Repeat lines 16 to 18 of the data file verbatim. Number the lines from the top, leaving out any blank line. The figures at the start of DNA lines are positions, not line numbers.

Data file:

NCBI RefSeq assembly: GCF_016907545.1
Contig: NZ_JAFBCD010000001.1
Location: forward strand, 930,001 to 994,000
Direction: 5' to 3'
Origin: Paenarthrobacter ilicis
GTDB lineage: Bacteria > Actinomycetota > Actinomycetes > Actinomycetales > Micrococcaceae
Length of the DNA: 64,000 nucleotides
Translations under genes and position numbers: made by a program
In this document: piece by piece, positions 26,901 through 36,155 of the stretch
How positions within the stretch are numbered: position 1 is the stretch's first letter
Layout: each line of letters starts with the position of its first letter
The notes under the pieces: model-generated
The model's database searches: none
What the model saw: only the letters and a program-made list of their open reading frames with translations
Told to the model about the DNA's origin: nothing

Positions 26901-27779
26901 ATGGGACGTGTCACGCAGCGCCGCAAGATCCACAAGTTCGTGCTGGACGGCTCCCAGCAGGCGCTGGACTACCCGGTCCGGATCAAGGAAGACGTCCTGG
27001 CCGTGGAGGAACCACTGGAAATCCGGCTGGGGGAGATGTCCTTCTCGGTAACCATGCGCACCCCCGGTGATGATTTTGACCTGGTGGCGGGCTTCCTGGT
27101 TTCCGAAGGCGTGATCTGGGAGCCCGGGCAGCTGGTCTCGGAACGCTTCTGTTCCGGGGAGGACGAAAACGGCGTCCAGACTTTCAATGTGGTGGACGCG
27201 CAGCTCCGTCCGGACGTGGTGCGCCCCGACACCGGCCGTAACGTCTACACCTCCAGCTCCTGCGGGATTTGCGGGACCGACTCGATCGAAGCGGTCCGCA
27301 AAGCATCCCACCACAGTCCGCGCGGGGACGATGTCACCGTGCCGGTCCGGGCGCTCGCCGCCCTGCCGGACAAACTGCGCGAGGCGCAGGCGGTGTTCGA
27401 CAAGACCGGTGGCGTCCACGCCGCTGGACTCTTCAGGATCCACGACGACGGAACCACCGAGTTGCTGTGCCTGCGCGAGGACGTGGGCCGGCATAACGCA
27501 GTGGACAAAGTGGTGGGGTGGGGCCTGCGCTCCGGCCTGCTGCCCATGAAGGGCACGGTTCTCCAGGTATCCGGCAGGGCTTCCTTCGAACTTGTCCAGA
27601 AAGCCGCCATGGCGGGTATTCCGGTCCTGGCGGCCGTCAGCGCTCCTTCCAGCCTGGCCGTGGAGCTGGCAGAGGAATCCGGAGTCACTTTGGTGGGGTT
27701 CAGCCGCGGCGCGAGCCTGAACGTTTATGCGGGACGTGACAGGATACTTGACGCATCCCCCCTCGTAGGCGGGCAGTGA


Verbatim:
Positions 26901-27779
26901 ATGGGACGTGTCACGCAGCGCCGCAAGATCCACAAGTTCGTGCTGGACGGCTCCCAGCAGGCGCTGGACTACCCGGTCCGGATCAAGGAAGACGTCCTGG
27001 CCGTGGAGGAACCACTGGAAATCCGGCTGGGGGAGATGTCCTTCTCGGTAACCATGCGCACCCCCGGTGATGATTTTGACCTGGTGGCGGGCTTCCTGGT